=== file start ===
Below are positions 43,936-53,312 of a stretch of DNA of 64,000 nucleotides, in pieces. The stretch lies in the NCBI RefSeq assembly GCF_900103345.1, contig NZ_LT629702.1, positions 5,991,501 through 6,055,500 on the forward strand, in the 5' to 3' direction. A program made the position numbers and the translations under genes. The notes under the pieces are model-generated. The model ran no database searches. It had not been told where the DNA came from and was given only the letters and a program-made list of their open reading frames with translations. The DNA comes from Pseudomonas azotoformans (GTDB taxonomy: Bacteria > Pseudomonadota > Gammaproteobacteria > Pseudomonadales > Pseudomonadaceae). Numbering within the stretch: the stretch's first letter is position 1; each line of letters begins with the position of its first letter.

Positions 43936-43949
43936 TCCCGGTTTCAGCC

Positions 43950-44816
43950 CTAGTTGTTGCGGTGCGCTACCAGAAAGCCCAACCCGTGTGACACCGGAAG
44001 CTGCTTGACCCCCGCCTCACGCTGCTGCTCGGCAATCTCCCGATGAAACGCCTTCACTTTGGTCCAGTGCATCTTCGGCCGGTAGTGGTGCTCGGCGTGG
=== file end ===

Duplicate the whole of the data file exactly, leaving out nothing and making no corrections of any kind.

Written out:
Below are positions 43,936-53,312 of a stretch of DNA of 64,000 nucleotides, in pieces. The stretch lies in the NCBI RefSeq assembly GCF_900103345.1, contig NZ_LT629702.1, positions 5,991,501 through 6,055,500 on the forward strand, in the 5' to 3' direction. A program made the position numbers and the translations under genes. The notes under the pieces are model-generated. The model ran no database searches. It had not been told where the DNA came from and was given only the letters and a program-made list of their open reading frames with translations. The DNA comes from Pseudomonas azotoformans (GTDB taxonomy: Bacteria > Pseudomonadota > Gammaproteobacteria > Pseudomonadales > Pseudomonadaceae). Numbering within the stretch: the stretch's first letter is position 1; each line of letters begins with the position of its first letter.

Positions 43936-43949
43936 TCCCGGTTTCAGCC

Positions 43950-44816
43950 CTAGTTGTTGCGGTGCGCTACCAGAAAGCCCAACCCGTGTGACACCGGAAG
44001 CTGCTTGACCCCCGCCTCACGCTGCTGCTCGGCAATCTCCCGATGAAACGCCTTCACTTTGGTCCAGTGCATCTTCGGCCGGTAGTGGTGCTCGGCGTGG